A short business trip to Marseilles – disaster is guaranteed

Your correspondent had a working board meeting in Marseille and noted 3 quite agonising matters:

  1. If Berlusconi was still around he could also be told that the French cuisine in Marseille, like their colleagues in Nice, have a lot to learn about food and drinks from Finland. His criticism of Finnish food when compared to Italian was such an “alternative truth” that we can ignore it today and be proud of what we serve top at home and in restaurants. Restaurant food in Marseille was characterised by expensive tough meat, greasy fish and the absence of fresh vegetables. Prices are high because tourists flocks are huge. The only bread they appear to enjoy is the factory-made white stuff that the French gobble up without much appreciation of healthier alternatives. Deserts are full of cream and sugar. The choice of wine was better and certainly much cheaper, but water comes in expensive bottles – with or without gas… Tap water tastes better, but they will not serve you any without making you feel cheap…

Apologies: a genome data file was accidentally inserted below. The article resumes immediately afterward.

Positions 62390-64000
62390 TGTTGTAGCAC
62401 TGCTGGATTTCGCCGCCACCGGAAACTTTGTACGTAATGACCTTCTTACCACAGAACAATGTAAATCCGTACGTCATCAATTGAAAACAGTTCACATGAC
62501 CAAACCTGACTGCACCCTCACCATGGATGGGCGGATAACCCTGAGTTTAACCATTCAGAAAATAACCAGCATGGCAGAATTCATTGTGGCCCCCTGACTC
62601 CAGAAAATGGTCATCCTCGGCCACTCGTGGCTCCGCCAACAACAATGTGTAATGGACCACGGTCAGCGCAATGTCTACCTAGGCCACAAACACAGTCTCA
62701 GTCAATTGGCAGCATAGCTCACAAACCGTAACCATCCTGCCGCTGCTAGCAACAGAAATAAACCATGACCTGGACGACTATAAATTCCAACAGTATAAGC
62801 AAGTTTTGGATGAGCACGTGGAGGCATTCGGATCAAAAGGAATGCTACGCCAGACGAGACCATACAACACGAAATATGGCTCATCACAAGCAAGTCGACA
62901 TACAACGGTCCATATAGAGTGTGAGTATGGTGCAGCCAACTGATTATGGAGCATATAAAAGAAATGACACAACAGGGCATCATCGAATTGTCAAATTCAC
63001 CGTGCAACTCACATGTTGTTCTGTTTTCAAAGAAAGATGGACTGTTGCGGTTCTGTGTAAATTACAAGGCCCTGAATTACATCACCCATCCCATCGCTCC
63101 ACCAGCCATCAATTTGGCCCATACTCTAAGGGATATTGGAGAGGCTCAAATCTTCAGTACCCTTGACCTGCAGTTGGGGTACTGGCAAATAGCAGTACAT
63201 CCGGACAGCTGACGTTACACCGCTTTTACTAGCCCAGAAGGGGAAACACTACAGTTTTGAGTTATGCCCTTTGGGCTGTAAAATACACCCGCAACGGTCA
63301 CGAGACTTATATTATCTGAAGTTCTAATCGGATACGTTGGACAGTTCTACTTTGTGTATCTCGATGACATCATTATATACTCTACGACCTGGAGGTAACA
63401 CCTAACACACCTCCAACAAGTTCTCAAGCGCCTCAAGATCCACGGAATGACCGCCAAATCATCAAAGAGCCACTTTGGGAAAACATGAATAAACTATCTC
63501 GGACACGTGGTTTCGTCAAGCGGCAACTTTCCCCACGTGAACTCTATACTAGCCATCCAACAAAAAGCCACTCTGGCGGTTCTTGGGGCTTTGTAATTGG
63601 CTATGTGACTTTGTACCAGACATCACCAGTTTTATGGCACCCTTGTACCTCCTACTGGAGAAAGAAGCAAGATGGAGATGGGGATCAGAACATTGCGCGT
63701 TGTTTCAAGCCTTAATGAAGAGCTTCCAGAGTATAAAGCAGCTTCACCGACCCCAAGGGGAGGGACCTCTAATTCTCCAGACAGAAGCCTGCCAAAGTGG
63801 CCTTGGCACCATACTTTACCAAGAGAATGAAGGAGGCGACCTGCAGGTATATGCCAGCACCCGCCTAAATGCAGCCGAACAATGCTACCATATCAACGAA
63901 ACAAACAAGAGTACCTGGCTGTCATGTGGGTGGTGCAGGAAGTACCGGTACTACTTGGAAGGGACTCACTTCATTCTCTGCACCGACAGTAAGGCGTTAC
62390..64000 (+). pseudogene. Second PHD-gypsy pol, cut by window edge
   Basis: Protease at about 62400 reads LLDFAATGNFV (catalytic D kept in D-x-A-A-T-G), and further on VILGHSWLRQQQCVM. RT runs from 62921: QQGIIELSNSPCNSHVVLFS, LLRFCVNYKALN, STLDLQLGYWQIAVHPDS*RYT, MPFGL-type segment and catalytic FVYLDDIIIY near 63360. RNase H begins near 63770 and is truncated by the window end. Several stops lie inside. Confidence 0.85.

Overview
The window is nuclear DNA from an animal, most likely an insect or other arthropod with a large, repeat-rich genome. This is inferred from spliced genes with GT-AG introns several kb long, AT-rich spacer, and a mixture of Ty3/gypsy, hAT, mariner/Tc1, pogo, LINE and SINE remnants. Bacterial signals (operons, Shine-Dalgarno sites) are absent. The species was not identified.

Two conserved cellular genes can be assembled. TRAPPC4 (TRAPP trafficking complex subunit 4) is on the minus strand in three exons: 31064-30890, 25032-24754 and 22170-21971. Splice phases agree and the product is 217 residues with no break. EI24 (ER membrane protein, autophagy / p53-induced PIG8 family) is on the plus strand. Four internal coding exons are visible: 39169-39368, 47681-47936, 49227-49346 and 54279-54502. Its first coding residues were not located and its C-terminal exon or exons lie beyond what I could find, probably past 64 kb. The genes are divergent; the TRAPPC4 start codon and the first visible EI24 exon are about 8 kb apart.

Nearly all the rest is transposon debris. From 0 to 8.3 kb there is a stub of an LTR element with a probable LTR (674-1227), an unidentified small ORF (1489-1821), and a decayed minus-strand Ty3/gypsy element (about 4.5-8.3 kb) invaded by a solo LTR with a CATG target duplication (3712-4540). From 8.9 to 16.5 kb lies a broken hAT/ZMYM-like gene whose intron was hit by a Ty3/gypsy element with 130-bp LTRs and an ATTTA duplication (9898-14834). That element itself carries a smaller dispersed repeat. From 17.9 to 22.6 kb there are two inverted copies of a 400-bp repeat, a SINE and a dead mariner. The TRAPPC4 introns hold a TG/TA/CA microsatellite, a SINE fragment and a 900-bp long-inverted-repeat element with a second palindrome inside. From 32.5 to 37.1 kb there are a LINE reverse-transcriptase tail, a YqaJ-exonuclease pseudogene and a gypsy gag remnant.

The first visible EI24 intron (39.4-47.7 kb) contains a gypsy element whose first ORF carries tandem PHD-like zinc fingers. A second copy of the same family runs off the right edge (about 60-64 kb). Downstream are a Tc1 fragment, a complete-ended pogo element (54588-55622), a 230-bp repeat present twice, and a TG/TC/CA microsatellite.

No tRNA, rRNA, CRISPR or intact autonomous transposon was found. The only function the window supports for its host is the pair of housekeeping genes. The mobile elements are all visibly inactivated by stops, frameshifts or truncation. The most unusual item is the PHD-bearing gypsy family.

2. The other thing was that our small group bus was emptied while we walked out for lunch. All the electronics just disappeared even though the driver said that he would keep our property safe while we had lunch on our way to the airport… Whatever the truth, the driver failed in his duty of care and we were all put to despair upon returning to the bus! He claimed that they were “professionals” with special keys…
  3. Things  did not get better when arriving at the airport. The air controllers decided to spend the afternoon on a wildcat strike and our plane took off after a 3-hour delay, so we missed the connecting flight home, like 300 million other passengers, and spent a night at Lufthansa’s expensive in Frankfurt. Good Lufthansa!

    Arriving after 24 hours late, one can only think that Macron has a lot on his plate. The train strike is taking 3 months now, and the workers at the airports strike without warning and cause huge costly delays. It appears that crime is thriving – they do not try to solve these problems so long as others bear the costs and troubles they inflict.

Readers will be warned keep their mobiles and laptops in bags chained to their backs and never let them out of their sight.

Readers should also be warned to ensure that insurance cover is an absolute necessity, and perhaps tourists should be warned that France is not that safe holiday haven it used to be…

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